How modern grading and packing solutions enable competitiveness of blueberry packhouses

Changes in the blueberry business are bringing new challenges to packhouses. There are now pressures to improve both quantity and quality – and solutions that make this possible. Joshua Miers-Jones, Global Category Director for Blueberries at TOMRA Food, explains:

“For blueberry businesses, this is a time of change. Global demand is climbing. Production is increasing. New growing regions are gaining market strength. And consumers’ quality expectations are rising. All these changes mean that growers and packhouses must now be more productive and efficient than ever before.

Demand for fresh blueberries more than doubled in the last decade and is expected to keep on climbing in the foreseeable future at a compound annual growth rate of about 7%. One reason for this exceptional growth is the heightened popularity of healthy foods in many nations around the world. Another reason is the transformation of blueberries from a seasonal product to one that’s sold all year round.

The number of countries producing more than 10,000 tons of blueberries annually has increased since 2010 from four to eleven. The U.S. still produces the greatest volume, followed by Canada; however, China will soon be the number one domestic producer of blueberries.

Demand for quantity and quality
This is more than just a commodity: retailers are selling an eating experience, and it falls on growers and packhouses to provide satisfactory products.  

In the quest for higher quality fruit, significant investments are being made in cultivar research. Food science is leading to blueberries that are larger, firmer, sweeter and tastier.

Quantity and quality are targets that once pulled in opposite directions. Higher throughputs at packhouses tended to imply lower product quality. Greater quality tended to require slower sorting and grading speeds and lower throughputs. But this, too, has changed. And the game-changer is technology. Today’s state-of-the-art sorting, grading, and packing solutions can boost packhouse efficiencies by making the previously impossible possible.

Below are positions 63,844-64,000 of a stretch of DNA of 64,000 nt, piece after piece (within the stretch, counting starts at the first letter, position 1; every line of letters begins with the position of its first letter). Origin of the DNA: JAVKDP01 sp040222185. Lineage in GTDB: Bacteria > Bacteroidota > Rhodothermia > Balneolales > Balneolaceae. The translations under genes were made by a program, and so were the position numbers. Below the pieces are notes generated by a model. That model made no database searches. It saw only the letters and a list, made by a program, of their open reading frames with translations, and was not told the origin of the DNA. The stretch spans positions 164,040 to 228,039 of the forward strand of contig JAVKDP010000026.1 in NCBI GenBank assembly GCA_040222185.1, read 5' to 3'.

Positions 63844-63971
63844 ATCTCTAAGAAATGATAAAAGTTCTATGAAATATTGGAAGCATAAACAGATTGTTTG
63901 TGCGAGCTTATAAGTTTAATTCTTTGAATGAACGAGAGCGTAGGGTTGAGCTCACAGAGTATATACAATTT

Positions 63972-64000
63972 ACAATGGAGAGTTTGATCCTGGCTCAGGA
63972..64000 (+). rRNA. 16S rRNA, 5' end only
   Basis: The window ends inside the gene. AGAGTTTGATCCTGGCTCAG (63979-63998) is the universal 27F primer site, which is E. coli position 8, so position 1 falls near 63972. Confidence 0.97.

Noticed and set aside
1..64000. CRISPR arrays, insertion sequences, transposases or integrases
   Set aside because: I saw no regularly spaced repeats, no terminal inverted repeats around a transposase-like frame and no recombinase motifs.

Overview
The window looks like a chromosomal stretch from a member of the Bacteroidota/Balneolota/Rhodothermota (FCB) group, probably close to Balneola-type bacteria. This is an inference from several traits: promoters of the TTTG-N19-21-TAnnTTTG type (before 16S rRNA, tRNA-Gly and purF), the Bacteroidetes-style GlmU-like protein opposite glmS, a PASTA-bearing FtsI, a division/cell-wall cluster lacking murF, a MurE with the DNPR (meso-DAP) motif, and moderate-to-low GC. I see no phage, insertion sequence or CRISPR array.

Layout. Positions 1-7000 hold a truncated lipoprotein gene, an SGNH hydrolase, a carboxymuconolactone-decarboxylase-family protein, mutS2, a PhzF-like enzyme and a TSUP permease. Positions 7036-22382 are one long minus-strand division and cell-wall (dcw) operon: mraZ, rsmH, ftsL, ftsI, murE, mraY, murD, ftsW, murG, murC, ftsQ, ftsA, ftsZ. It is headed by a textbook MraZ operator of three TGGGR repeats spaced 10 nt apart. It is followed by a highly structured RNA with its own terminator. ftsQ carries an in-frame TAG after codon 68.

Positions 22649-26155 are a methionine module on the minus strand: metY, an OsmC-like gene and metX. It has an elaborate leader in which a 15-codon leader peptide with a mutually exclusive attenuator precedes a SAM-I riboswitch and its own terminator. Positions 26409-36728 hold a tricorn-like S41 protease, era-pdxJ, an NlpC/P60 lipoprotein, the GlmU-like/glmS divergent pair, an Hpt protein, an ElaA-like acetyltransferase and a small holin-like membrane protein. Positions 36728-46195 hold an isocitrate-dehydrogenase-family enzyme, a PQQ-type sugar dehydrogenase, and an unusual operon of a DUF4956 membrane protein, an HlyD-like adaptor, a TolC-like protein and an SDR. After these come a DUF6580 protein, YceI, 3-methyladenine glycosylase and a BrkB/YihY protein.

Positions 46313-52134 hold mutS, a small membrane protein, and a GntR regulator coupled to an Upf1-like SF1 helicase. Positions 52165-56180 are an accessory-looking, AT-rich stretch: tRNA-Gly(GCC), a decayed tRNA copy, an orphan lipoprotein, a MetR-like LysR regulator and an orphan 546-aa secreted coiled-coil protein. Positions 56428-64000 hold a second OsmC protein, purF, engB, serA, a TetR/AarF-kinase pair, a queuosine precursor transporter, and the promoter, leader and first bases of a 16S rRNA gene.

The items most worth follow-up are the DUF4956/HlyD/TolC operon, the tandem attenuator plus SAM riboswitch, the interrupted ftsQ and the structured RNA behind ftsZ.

The manufacturer of optical inspecting, sorting and grading machines for the food industry is TOMRA Food. TOMRA is also the only integrated line provider for blueberries, offering solutions for all varieties of blueberries, fresh to frozen, and handling everything from tipping the fruit onto the line to sorting, grading, and packing. The company also offers artificial intelligence for increased grading superiority across calyx, stem hole, and advanced defect detection.

TOMRA Food’s blueberry solutions are scalable, making them suitable for businesses of all sizes, from small family-owned farms to multinational corporations

Innovation through R&D
One reason for the effectiveness of TOMRA’s packhouse solutions is the company’s longstanding culture of innovation through a commitment to research and development. This includes an in-house Fruit Science Program, run from the company’s Field Research Centre in Waikato, New Zealand. This boasts a production design facility, cool storage, a facility for full test simulations, engineering space, and fruit science test labs.  

Another reason is TOMRA’s acquisition of BBC Technologies, which originated when blueberry growers in New Zealand invented a grader and sorter that they commercialized and sold to other growers.

The previously impossible is now possible
The precision sorting and grading system for blueberries is the KATO 260. Compact, to minimize floor-space requirements, and designed to handle the fruit gently to maximize bloom retention and shelf life, this versatile system is suitable for any fruit sorting condition.

Then the KATO 260’s unique rolling conveyor system singulates and rotates blueberries to allow for a complete 360-degree surface inspection. Cameras take multiple pictures of each piece of fruit, and for precision grading, the machine’s software can identify defects as small as 0.2mm. What’s more, this system’s unrivaled guardianship of product quality is complemented by an ability to deal with great quantities: it can sort at speeds of up to 286 or 572 berries per second.

A valuable optional add-on for the KATO260 is a software and hardware package called LUCAi, which employs artificial intelligence to classify and grade fruit with unprecedented accuracy.

Another game-changing innovation from TOMRA, launched in 2022, is the KETE16 robotic case packing technology. This versatile, high-capacity, end-of-line system automates the process of placing punnets and clamshells into cases, trays, boxes, and crates.
The KETE 16 integrates seamlessly to match the speed and capacity of the CURO-16 packing system, the fastest fill-by-weight option on the market. As its name implies, the CURO-16 has 16 filling stations. These make it capable of handling up to 200 128-gram packs of fruit per minute.

Blueberry packers also use the CURO-8 packing system, with eight filling stations and a smaller footprint. This can handle 110 packs per minute. These machines increase productivity by reducing human handling errors and fruit give-away, and can simultaneously pack for different markets.

By adopting these various solutions, blueberry packhouses can handle large quantities while also ensuring high quality - and can take action to optimize operational efficiencies and enhance profitability. This is why there are more than 2,400 lanes of KATO260 optical sorters installed globally, why more are installed every month – and why, despite increasing competitive pressures, packhouse owners who invest in the best equipment can look to the future with confidence.”

For more information:
Joshua Miers-Jones

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